It Takes a Village: Collaborating for sustainable and equitable food systems across Arizona
At Pinnacle Prevention, we believe it takes a village to make a meaningful difference. Our state is full of individuals and organizations that are passionate about creating healthy, sustainable, and equitable food systems across Arizona. In March, we released a report that digs in to what these organizations are doing, and how a collaborative statewide network could help improve food systems in communities across the state.
These organizations and others work to fill gaps and advance their community’s food system, but each faces similar challenges throughout their work. Each organization featured in the report advocates for a statewide network of collaboration to address many of these challenges, and also enhance success.
“By creating a network of networks that shares a vision, collective objectives, and common data,” the report says, “the local organizations will see where they fit in the big picture, where activities align, and how to build and learn from one another.”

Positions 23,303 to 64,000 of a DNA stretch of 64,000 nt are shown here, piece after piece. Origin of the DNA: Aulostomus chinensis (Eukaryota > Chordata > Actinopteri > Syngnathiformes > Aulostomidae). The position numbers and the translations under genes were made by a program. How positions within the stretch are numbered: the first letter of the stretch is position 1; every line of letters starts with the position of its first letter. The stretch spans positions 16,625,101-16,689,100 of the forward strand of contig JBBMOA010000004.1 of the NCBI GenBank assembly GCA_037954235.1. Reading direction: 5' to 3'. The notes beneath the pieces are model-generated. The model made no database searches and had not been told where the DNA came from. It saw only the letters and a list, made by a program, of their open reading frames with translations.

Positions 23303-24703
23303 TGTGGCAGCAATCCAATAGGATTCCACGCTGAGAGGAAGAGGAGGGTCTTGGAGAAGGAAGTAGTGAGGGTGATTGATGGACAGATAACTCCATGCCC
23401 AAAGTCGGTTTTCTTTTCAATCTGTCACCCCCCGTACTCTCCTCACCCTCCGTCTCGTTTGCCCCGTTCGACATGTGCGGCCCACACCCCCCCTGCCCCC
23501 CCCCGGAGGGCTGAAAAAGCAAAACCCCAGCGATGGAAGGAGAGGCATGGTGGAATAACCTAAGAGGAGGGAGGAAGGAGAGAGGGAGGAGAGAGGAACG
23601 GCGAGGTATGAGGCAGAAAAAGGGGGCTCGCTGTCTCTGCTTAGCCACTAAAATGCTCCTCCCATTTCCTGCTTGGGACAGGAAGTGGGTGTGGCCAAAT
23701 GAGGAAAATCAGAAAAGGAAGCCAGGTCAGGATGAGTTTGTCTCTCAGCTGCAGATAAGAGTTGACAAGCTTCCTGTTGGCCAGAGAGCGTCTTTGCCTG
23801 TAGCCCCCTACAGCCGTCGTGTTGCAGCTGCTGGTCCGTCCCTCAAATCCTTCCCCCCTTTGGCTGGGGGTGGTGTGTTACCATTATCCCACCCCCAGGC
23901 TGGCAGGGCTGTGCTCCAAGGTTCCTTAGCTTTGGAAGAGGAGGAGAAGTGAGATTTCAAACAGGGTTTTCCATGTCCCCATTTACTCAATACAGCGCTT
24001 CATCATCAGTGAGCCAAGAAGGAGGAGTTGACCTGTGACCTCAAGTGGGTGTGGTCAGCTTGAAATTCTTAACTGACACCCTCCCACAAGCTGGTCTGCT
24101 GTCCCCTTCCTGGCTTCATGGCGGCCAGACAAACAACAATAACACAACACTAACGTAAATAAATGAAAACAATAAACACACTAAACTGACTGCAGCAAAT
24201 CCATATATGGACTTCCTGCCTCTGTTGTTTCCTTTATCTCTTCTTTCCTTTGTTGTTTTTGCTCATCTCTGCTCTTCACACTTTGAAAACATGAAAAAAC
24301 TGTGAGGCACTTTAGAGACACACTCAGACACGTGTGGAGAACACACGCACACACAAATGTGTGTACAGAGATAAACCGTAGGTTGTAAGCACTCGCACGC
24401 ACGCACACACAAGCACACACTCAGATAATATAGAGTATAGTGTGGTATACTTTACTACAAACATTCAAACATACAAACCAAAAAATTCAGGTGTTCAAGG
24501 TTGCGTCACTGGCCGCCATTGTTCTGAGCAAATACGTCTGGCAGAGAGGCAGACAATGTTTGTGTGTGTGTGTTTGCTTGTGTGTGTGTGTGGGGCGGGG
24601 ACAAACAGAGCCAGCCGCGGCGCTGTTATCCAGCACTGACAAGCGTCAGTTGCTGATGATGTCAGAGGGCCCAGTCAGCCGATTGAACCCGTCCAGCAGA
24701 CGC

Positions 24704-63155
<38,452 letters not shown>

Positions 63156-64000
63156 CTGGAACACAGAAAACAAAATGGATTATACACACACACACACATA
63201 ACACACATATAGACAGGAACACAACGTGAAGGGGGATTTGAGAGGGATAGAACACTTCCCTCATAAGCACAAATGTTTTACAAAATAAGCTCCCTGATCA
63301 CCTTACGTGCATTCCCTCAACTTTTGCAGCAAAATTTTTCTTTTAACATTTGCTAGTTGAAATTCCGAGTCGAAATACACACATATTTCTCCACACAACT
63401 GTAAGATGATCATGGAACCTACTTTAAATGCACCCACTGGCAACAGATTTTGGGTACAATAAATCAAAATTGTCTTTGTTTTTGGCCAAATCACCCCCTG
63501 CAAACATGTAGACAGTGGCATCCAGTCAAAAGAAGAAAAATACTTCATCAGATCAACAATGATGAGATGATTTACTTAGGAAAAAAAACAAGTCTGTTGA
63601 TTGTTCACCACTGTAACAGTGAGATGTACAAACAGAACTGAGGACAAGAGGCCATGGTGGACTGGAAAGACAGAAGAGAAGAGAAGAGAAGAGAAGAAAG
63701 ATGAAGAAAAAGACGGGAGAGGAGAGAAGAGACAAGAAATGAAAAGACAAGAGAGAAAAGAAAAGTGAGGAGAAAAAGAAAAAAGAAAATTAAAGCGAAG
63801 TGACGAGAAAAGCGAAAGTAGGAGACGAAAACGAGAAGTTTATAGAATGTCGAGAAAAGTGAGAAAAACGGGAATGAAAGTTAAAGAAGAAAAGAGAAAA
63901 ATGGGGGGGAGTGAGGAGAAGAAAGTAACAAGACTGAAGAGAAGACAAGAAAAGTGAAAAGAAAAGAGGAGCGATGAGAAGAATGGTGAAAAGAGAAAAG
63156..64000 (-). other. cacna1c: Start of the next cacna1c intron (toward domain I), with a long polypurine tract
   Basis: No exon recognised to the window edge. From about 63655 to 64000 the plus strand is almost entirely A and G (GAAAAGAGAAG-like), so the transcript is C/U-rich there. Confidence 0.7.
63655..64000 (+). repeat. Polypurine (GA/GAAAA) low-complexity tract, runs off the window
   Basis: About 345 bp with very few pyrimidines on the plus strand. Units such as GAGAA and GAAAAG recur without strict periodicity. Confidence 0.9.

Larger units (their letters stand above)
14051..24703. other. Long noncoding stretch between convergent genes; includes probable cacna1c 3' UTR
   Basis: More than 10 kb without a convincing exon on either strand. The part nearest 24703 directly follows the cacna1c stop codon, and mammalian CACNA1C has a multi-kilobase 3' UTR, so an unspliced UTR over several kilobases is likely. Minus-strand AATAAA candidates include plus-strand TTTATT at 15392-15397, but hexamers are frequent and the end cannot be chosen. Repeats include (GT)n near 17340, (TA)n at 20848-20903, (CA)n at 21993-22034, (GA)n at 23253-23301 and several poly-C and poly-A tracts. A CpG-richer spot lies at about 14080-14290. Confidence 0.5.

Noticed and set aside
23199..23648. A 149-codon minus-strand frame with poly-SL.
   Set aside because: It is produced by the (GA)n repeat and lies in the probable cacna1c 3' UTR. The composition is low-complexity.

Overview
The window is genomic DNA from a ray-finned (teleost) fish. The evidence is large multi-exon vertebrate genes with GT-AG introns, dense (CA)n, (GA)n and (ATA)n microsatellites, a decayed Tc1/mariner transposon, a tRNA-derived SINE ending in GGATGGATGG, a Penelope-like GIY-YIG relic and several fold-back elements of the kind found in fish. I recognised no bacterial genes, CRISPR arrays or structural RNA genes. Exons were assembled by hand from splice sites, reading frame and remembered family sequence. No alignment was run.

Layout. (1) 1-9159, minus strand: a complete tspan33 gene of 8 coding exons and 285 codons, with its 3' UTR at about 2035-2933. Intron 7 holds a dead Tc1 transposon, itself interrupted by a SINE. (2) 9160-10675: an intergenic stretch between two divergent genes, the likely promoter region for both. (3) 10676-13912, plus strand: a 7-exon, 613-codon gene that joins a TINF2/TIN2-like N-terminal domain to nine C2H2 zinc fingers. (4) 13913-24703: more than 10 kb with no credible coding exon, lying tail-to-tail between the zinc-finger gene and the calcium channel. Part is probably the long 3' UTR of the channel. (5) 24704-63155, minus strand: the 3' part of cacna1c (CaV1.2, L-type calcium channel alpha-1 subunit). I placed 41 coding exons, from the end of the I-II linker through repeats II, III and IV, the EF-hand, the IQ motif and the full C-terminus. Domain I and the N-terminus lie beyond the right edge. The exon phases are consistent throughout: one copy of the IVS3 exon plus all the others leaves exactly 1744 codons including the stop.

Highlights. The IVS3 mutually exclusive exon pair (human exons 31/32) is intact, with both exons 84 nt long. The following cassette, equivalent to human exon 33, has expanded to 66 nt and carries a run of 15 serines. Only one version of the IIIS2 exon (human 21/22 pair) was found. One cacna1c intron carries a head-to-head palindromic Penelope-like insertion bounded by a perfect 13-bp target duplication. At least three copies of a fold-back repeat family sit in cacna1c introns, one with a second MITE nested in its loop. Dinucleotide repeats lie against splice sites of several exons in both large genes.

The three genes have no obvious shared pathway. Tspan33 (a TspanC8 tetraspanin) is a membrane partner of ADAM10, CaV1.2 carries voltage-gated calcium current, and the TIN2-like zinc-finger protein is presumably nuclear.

A statewide network would allow organizations to learn from each other’s challenges and successes, more efficiently monitor and interact with state policies, and promote outreach, education, and equity in local food systems. This kind of collaboration can also increase the capacity of individual organizations to identify sustainable funding opportunities, better analyze and understand data, and reach the vulnerable populations who need their services the most.
“We are far enough along in Arizona in our food system evolution that we are ready for this type of conversation,” Flagstaff Foodlink advisor Liz Taylor said. “We have enough experience of success and challenge and richness of examples to really benefit from work at a statewide level.”
Read the report to learn more about what the Ajo Regional Food Partnership, Flagstaff Foodlink, Maricopa County Food System Coalition, Pima County Food Alliance, Pinal Local Food Project, and Yavapai Food Council are doing to create sustainable and equitable food systems across the state, and what could be accomplished by establishing a collaborative statewide network.
For examples of successful statewide food system networks, check out Dreaming New Mexico, Minnesota Food Charter, and Michigan’s statewide network.
11/5/2022 01:41:36 am
This kind of collaboration can also increase the capacity of individual organizations to identify sustainable funding opportunities, better analyze and understand data, Thank you for sharing your great post!
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